Gett: The Trial of Viviane Amsalem

Gett: The Trial of Viviane Amsalem

An Israeli divorce make for more riveting a courtroom drama than any murder case.

9 /10
Must See Indie

The first courtroom drama that blew me away was Otto Preminger’s Anatomy of a Murder (1959). I can remember watching it on VHS, and it just grabbed me by the lapels. I’ve watched a lot of courtroom dramas since, but the list of lapel-grabbers has been short. That list has grown by one with Gett: The Trial of Viviane Amsalem.

Ronit Elkabetz stars as Viviane Amsalem, a woman seeking a divorce from her husband, Elisha (Simon Abkarian). It sounds simple enough, but there is a huge catch: the Amsalems are Israeli. In Israel, there is no such thing as a civil marriage; all marriages are granted by Orthodox rabbis in a religious ceremony. As such, all marriages must be dissolved by Orthodox rabbis in a religious ceremony. Without the laws of man, only the laws of God – and dogma – apply. Therein lies the second catch: according to those rules, a husband must give his full consent for a marriage to be dissolved. If he doesn’t want it, she doesn’t get it. Elisha doesn’t want it.

Viviane, already trapped in an unhappy marriage, finds herself trapped again, this time in a system that stacks the deck against women and all but ignores them in the process. Still, she fights for her freedom … for five years.

Gett: The Trial of Viviane Amsalem, co-written/co-directed by star Ronit Elkabetz and her brother, Shlomi Elkabetz, is a courtroom drama like I’ve never seen before. For starters, it isn’t a courtroom drama in the traditional sense, but rather a drama that takes place almost entirely in a courtroom, with the occasional scene occurring in an adjacent waiting room.  This gives the film contrasting feelings of intimacy and claustrophobia.

Some things about the film are familiar: judges on a bench, a stenographer, two tables, legal representation (Menashe Noy plays Viviane’s lawyer, Sasson Gabay plays Elisha’s), witnesses, and so on. But that’s where the comparisons to traditional courtroom dramas stop, and where the spellbinding story begins.

The film jettisons the usual melodramatic first act fodder. There are no flashbacks to happier days, nor moments of heartache that lead to a fateful decision. Instead, it opens with Viviane being denied her request for divorce. The story then jumps six months ahead to another attempt, only this time Elisha decides not to show. With no husband, the trial can’t proceed. Two months later, repeat. This continues for several more iterations and a variety of time spans between instances, and it’s so absurd it’s actually kind of funny–not haha-funny but unbelievable-funny. And that’s when the film has you, when it transcends courtroom drama and becomes something much more troubling. That’s when you realize the situation is so crazy, it must be grounded in truth.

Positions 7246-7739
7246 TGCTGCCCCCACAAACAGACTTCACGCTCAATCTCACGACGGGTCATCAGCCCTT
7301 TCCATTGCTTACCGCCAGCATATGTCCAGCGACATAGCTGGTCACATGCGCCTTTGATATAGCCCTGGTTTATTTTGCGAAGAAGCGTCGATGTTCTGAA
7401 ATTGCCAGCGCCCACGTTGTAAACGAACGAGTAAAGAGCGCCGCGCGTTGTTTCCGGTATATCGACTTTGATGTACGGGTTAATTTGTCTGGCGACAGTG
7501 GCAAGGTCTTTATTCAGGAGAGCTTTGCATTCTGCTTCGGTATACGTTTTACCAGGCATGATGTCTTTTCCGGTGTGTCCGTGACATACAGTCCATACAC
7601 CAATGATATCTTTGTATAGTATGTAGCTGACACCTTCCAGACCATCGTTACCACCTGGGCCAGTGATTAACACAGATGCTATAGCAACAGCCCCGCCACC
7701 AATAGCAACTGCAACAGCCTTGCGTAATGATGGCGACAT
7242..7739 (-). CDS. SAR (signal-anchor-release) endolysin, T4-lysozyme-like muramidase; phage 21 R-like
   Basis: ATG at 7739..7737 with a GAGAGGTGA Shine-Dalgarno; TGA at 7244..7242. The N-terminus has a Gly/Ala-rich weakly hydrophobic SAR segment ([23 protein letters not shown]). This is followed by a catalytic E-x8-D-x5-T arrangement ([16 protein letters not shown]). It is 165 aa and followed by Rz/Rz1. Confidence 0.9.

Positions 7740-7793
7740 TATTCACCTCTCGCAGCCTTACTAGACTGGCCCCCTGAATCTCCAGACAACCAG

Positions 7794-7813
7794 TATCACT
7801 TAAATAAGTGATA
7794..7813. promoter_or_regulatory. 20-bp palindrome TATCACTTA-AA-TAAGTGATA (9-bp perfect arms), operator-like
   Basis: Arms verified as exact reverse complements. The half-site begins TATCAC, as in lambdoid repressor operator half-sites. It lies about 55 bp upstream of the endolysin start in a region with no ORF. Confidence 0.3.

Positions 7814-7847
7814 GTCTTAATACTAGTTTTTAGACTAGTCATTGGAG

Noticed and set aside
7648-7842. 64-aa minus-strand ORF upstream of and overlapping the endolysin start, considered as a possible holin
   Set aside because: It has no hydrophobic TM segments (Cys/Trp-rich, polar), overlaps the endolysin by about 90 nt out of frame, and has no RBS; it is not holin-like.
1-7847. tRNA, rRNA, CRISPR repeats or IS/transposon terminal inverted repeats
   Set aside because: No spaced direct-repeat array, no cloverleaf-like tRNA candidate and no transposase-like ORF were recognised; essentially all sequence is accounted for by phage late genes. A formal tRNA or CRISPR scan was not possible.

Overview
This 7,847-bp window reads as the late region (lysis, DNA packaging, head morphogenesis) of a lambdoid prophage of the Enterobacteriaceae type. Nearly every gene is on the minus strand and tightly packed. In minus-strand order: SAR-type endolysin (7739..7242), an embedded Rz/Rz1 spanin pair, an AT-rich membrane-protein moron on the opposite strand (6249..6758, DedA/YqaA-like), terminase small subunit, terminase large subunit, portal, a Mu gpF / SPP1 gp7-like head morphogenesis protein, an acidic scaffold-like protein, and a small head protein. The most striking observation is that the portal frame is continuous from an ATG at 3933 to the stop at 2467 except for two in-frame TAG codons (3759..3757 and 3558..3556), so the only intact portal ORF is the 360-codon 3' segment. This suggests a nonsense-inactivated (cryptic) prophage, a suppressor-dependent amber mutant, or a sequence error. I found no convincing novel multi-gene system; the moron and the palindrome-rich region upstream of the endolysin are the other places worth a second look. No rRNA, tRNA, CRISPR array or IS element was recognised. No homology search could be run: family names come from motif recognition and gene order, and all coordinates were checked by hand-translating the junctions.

That’s also the moment you realize a disturbing, higher-level pattern. With every attempt by Viviane to dissolve her marriage and get on with her life, she is thwarted by the male authority. Her passive-aggressive husband need only say, “No,” the divorce is not granted, and she is sent home to try to work things out with her husband. The rabbi judges (three in all, lead by actor Eli Gorstein) repeatedly reschedule the hearing without consideration for the toll it takes on Viviane. Elisha never faces consequences for his disregard for the hearings (what Americans would call “contempt of court”). The words of male witnesses carry more weight than the words of female witnesses. Even testimony meant to be first-hand observations of the couple’s marriage instead turn into evaluations of Viviane’s character.

In this culture, women are an afterthought.

Watching this is simultaneously maddening and irresistible. With every decision and every action (or inaction) that cuts Viviane again and again, she is resolute enough to continue, and with her strength and her lawyer’s courtroom skills, there is always a feeling that next time maybe–just maybe–Viviane will finally get her wish. Instead, in a gender-reversing twist, Viviane is the film’s Charlie Brown to the Orthodox court’s Lucy – and all the court does is keeping pulling that football away.

Ronit Elkabetz’s performance is unforgettable. As the woman who will not be denied no matter how many men get in her way, Elkabetz shows the weariness and frustration borne of years of roadblocks, with a layer beneath that the steely resolve of a woman undaunted. Almost as good is Abkarian as Elisha. Stoic to the point of looking bored, he plays perfectly the type of person who knows what he is doing is wrong, but rather than try to make something more emotional out of it or even do the right thing, he instead remains as lifeless as possible. This divorce is a grizzly bear, and Abkarian plays dead perfectly.

With terrific storytelling fundamentals, compelling emotional depth, and crackling dialogue, the Elkabetz siblings could be Israeli filmmaking’s answer to the Coen Brothers.

I mentioned earlier that there is no drama leading up to the divorce in Gett (which means divorce), and that is mostly true. What I did not know in advance of watching this film is that it is the third in a trilogy about Viviane and Elisha. The first is 2004’s To Take A Wife, which introduces the characters as their marriage is falling apart. The second is 7 Days, which looks at their separation. Gett brings the characters’ lives to resolution. The third installment is so good, I’m ready to binge-watch the trilogy (even though that means tracking down the hard-to-find middle film).

Gett: The Trial of Viviane Amsalem Movie review

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